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A sophomore without a running mate, Carlos Brown Jr. ’23 argues that his unorthodox campaign for Yale College Council vice president makes him the ideal candidate for these unorthodox times.

Brown said he was scared when he declared his candidacy on Sept. 11, the formal start date of YCC campaigns. He only made his decision to run the weekend prior, after speaking with close friends and praying for guidance. Brown served as a senator this past year, meaning he lacks the experience on the YCC Executive Board which is typical of many YCC leaders. Still, he said his background makes him qualified to run for vice president, whose main role is to lead the YCC Senate.

“I really wanted to bring a very specific message about the importance of the role of vice president and the unique role of vice president, not just as kind of like a tie-on of the president, but someone whose job is to make sure the YCC is running the way it should,” Brown said. “And I felt like running that way, running as a candidate without a president, intentionally was a way to bring attention to that issue and really make sure that we’re evaluating candidates on their merits, not their associations.”

Brown said that before the campaign period, a presidential candidate — whose name he did not reveal to the News — approached him about joining a ticket. He ultimately decided to remain unpartnered, as he wanted the vice president position to be viewed as its own role, independent of the president.

Brown is now urging Yalies to “split their ticket” by voting for a president from one of the joint tickets and for him as vice president.

“I think the vice presidency needs its own attention because it’s a unique role,” Brown said. “And I ran as an independent, and giving people an option to select someone who’s not on a ticket, I think that we’re making the rest of the election more democratic, we’re encouraging people to make decisions which respond to the role.”

Brown points to various aspects of his identity as reasons he should be elected. As a sophomore, Brown says he can speak to the perspective of those who are not on campus and those who have done nearly half of their Yale career online. And as a Black man, Brown says he can share the perspective of what it is like to be Black on Yale’s campus — a perspective he says is especially necessary during this national moment of racial reckoning.  

“I think it’s important to be bringing diversity to the YCC’s top leadership, diversity of thought, in a way that comes directly from differences in experience,” Brown said. “I think it makes us stronger when we have more perspectives at the table.”

Reforming the YCC Senate is Brown’s main goal. Unlike other candidates, Brown did not roll out his campaign with a long platform — instead, he initially delivered his ideas through social media graphics and Instagram story Q&A’s. He released a longer platform on Sept. 15, four days into the campaign period, that centered around YCC Senat reform and also included initiatives to support BIPOC at Yale and reform Yale’s relationship with New Haven.

When speaking to the News, Brown said the Universal Pass debate sparked his desire to reform the Senate. Brown was a leading UP advocate, and he said that the debate and accumulation of perspectives that led to the adoption of Universal Pass exemplified how the Senate should run. But he said that right now, the Senate functions as a top-down model, adopting resolutions set by the president and vice president and rarely debating and formulating ideas on its own.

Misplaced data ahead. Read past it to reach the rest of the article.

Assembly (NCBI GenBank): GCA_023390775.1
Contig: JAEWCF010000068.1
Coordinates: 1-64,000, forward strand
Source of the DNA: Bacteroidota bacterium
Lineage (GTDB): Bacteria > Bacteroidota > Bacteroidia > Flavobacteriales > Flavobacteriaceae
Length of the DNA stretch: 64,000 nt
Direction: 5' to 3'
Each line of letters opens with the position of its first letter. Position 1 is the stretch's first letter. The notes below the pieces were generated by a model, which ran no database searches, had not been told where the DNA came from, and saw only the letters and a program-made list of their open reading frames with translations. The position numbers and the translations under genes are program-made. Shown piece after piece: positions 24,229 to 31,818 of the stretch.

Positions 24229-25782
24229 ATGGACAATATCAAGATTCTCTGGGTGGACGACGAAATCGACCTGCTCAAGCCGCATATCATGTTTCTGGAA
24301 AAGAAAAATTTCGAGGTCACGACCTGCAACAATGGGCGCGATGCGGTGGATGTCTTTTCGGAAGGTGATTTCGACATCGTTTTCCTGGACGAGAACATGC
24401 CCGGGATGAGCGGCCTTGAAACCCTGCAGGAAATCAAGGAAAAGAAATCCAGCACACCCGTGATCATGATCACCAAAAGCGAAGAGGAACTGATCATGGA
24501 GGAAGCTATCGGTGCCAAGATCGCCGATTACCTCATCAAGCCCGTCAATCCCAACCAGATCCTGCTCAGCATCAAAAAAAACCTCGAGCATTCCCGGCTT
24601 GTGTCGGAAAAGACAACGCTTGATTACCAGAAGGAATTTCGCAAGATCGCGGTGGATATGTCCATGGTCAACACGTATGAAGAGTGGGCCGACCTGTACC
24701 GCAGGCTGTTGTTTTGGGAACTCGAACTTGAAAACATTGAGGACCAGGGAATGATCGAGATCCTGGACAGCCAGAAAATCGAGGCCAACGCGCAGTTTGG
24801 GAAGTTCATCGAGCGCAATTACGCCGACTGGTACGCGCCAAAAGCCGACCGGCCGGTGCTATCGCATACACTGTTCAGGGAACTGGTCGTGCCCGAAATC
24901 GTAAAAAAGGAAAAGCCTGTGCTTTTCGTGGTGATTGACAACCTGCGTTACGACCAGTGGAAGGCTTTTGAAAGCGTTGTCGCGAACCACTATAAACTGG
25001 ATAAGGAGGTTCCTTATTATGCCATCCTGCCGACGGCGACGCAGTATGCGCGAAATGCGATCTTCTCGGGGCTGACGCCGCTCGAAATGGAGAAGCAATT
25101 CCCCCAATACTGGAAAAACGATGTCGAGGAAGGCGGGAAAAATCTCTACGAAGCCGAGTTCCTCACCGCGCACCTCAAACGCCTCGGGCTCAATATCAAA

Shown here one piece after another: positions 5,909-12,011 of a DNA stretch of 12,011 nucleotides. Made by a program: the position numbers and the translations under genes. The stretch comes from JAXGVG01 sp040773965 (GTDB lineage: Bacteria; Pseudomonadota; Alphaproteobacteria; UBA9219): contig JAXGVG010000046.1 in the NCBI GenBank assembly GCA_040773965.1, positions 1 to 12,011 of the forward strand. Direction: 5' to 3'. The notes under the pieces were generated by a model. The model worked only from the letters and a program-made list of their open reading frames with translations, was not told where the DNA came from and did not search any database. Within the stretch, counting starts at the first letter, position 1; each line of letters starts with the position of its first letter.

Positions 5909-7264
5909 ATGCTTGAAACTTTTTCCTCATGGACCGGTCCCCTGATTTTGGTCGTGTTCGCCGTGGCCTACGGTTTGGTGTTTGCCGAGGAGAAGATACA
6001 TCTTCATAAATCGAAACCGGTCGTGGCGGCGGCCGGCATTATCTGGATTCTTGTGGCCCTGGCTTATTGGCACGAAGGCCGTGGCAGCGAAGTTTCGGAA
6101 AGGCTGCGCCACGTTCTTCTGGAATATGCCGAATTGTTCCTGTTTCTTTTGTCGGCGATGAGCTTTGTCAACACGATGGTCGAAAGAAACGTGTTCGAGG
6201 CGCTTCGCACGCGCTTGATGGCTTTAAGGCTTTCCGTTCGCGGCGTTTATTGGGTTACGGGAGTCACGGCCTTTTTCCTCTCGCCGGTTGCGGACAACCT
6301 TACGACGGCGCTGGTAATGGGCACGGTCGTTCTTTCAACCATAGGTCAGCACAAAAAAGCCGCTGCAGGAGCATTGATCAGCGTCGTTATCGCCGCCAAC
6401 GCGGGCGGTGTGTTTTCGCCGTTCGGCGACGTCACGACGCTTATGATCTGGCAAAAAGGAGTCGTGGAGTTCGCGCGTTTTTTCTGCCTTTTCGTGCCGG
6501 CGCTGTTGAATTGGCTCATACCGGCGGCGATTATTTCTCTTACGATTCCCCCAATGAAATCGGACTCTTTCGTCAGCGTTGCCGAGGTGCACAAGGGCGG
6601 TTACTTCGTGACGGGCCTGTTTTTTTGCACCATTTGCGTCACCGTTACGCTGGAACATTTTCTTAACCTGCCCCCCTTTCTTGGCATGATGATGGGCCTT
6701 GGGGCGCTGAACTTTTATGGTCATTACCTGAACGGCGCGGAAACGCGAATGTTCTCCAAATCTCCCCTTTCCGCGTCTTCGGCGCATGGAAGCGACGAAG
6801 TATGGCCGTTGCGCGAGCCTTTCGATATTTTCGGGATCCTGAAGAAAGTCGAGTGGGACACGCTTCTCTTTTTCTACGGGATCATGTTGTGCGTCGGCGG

If elected, Brown said he wants the first meeting of the Senate to set the priorities for the year. He wants senators to decide the plan for the year based on issues important to them. Brown credits 2018–2019 YCC President Saloni Rao ’20 with this model, as she too began her term by allowing senators and student leaders outside of the YCC to set priorities for the year.

“There are senators who are super passionate about sustainability, senators who are super passionate about racial justice, senators who are super passionate about addressing these problems that are getting very critical to our time, to right now, and they all come from different experiences,” Brown said. “I think pulling ideas from 28 people versus pulling them from two is a great way of kind of getting the year started.”

In talking to the News, Brown acknowledged that his platform does not contain as many detailed policy proposals as those of the other candidates. Still, he said this choice is intentional, allowing senators more leeway to shape YCC policy. He said he wants to “be flexible and reactive, and really respond to the needs of the moment.”

Brown talks a lot about “the moment,” saying that the public health and social justice changes demand a candidate like him. He says his vision for the YCC, of an emphasis on senators as opposed to a top-down approach, makes him qualified to help the Council adapt to the COVID-19 pandemic. 

“I don’t feel like just having accomplishments is a justification to have the job,” Brown said. “I think you need to look at how people have led in times of crisis. How people have risen to the occasion. You need to look at how people interact with their communities, how they listen to people, how they end up in student groups, I think is an important factor. And so if you expand your definition beyond checking all the main boxes — experience, positions, things like that — I think you’ll see that the role of vice president is much more holistic.”

Voting for YCC elections will take place on Sept. 17 and 18.

Amelia Davidson |

Amelia Davidson was the University Editor for the Yale Daily News. Before that, she covered admissions, financial aid and alumni as a staff reporter. Originally from the Washington D.C. area, she is a junior in Pauli Murray College majoring in American studies.